Making Magnum's Wish Come True

Making Magnum's Wish Come True

The heart of a Jedi

Making wishes come true: The Keystone & Project Development wish child, Magnum laughs at Tinker Bell’s joke about Captain Hook.

Wish child Magnum and TransCanada’s Nancy Fong are all smiles at a recent lunch to hear about Magnum’s recent trip to Disneyland - See more at:

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Friday, March 6, 2015 - 7:00am

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The force is strong in this one.

At first glance, Magnum seems like any other ordinary five-year-old boy. He likes playing Angry Birds, his favourite Disney character is Lightning McQueen and he enjoys reading Dr. Seuss. But once you meet him, you quickly realize that Magnum is anything but ordinary. His ear–to-ear smile is infectious and lights up a room, and he has the kind of laugh that, when you hear it, you’re reminded of what pure joy really is.

That joy also abounds when Magnum talks about his recent trip to Disneyland as the Keystone & Project Development 2014 wish child. His eyes light up as he talks about taking Padawan Jedi training and battling Darth Vader.

But it hasn’t always been smiles and laughter for Magnum. He was born with a rare congenital heart defect called Hypoplastic Left Heart Syndrome. This affects normal blood flow through the left side of the heart, leaving it under-developed. While the right side will continue to pump blood to the lungs and the rest of the body, it becomes harder for oxygen-rich blood to get to the rest of the body because the heart is working at half-capacity. It’s for this reason that Magnum was chosen to be the 2014 Keystone & Project Development wish child through the Children’s Wish Foundation.

Magnum’s parents found out about his congenital heart defect before he was born. His condition required him to be in the hospital for the first month of his life and he has since undergone three open heart surgeries over the first few years of his life. At just 13 days old, he underwent his first open heart surgery, requiring him to be in recovery for 13 days. At six months old, Magnum had his second open heart surgery, requiring six more days of recovery. He then underwent a third open heart surgery when he was three-and-a-half years old. It was during this recovery time that the family received the call that Magnum would be granted a wish through the Children’s Wish Foundation, supported through the Keystone & Project Development team at TransCanada.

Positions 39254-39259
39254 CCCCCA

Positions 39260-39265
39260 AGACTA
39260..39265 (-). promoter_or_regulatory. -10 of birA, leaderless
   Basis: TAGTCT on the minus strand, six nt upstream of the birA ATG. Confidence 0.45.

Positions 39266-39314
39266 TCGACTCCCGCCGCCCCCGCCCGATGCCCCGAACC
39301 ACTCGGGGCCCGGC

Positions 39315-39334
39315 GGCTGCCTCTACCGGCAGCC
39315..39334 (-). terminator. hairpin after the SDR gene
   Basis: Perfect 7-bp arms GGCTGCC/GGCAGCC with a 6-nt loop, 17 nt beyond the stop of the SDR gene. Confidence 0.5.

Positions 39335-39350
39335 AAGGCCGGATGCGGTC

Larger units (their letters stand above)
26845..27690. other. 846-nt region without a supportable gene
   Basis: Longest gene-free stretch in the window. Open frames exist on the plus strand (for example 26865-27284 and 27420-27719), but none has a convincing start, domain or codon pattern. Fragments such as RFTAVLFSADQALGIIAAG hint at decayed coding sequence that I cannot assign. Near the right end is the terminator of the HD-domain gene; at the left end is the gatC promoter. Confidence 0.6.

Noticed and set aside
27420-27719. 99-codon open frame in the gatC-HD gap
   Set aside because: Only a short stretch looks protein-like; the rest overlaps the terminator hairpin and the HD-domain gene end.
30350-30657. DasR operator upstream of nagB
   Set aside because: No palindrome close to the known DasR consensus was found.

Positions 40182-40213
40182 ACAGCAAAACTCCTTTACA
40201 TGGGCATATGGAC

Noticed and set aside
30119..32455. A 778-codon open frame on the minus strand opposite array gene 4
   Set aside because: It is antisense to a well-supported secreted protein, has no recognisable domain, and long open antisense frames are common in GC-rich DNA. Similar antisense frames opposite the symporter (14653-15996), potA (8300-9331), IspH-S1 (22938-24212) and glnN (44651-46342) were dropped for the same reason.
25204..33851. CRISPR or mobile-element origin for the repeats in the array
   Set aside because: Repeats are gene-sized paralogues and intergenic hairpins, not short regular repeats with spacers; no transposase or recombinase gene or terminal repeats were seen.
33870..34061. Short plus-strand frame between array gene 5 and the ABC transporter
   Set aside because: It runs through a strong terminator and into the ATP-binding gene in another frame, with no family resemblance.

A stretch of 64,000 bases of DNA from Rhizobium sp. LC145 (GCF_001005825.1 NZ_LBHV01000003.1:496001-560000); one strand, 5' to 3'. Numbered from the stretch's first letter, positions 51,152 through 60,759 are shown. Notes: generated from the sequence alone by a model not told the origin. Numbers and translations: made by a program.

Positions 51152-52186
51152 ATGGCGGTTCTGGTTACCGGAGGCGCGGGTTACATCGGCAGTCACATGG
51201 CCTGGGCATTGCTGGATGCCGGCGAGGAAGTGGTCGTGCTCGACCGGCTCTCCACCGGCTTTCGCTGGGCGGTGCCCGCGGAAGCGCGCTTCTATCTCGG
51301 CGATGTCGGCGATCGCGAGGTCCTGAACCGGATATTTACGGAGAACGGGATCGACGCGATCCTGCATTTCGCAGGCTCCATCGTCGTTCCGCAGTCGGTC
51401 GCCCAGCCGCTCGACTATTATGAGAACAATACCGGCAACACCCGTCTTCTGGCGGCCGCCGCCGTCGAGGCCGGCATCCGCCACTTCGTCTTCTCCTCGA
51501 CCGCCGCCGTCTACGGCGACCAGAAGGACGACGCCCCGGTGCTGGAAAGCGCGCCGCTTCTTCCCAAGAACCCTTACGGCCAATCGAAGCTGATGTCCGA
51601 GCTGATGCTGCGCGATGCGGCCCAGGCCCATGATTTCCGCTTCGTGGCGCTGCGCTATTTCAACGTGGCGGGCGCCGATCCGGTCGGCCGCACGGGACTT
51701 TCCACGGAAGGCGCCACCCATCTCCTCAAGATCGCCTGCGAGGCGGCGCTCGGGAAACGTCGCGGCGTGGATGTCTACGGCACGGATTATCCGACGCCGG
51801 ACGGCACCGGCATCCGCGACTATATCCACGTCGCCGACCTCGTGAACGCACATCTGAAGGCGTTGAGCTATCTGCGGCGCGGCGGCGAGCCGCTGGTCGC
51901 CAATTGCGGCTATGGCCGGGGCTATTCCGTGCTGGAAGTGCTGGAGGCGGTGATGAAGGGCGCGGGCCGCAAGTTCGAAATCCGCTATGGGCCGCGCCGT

Heather, his mother, chokes up as she recalls getting the news about Magnum becoming a wish child. “When we got that phone call in the hospital that Magnum was going to get a wish . . . we were already in there for a month, and there were so many post-op complications and we were preparing for a fourth surgery to fix complications, but that phone call to say he was going to get a wish was something really good after everything we’ve been through,” says Heather.

For Nancy Fong, director, project services, Keystone & Project Development at TransCanada, it’s moments like these that reward a year’s worth of fundraising efforts. “Over the past year, the Keystone & Project Development team held a variety of fundraising activities including a silent auction, potluck lunches, 50/50 raffles and Stampede breakfasts. I’m so proud of our team and TransCanada for granting Magnum’s wish. Just look at that smile, that’s all the reward that we need,” says Fong. The team raised over $10,000 to grant Magnum’s wish. That money was then matched through TransCanada’s Empower program, bringing the total to almost $21,000.

“The Keystone & Project Development team and TransCanada have been a remarkable addition to the Children’s Wish family. It is so wonderful to see how deeply they care about our wish children, and how hard they work to grant their wishes,” says Elisha Jackson, manager, Resource Development, Children’s Wish Foundation. “Companies like TransCanada are the exact reason why I love Exile Island so much . . . they rally behind that child and make him/her feel like the most important child in the world. Our wish children certainly deserve to feel that way.”

Heather is extremely grateful for the opportunity for the family to get a wish granted. “Magnum was so spoiled. He received gifts every day on the trip from the Wish Volunteers. It was so special to go to a place that is so focused on not talking about anything medical, but focused on giving Magnum a great experience,” says Heather. “It shows that so many people care about the kids. It’s the complete opposite of everything we’ve been through with all of the stress and challenges over the last few years.”

With help from companies such as TransCanada, the Children’s Wish Foundation has never refused an eligible child a wish, and they don’t have a waitlist. Each year, there are over 1,200 wishes granted nationally, tallying over 21,000 to date. That amount of happiness is almost immeasurable. This incredible legacy relies solely on the support of the community and companies like TransCanada.

Magnum is now doing great. His mother hopes that all the surgeries are behind them, but there is still a chance that he may need a transplant or pacemaker in the future. For now, Magnum is enjoying kindergarten, being a five-year-old boy and continuing to practice and study the way of the Jedi.

Learn more about employee giving and volunteering through TransCanada’s Empower program.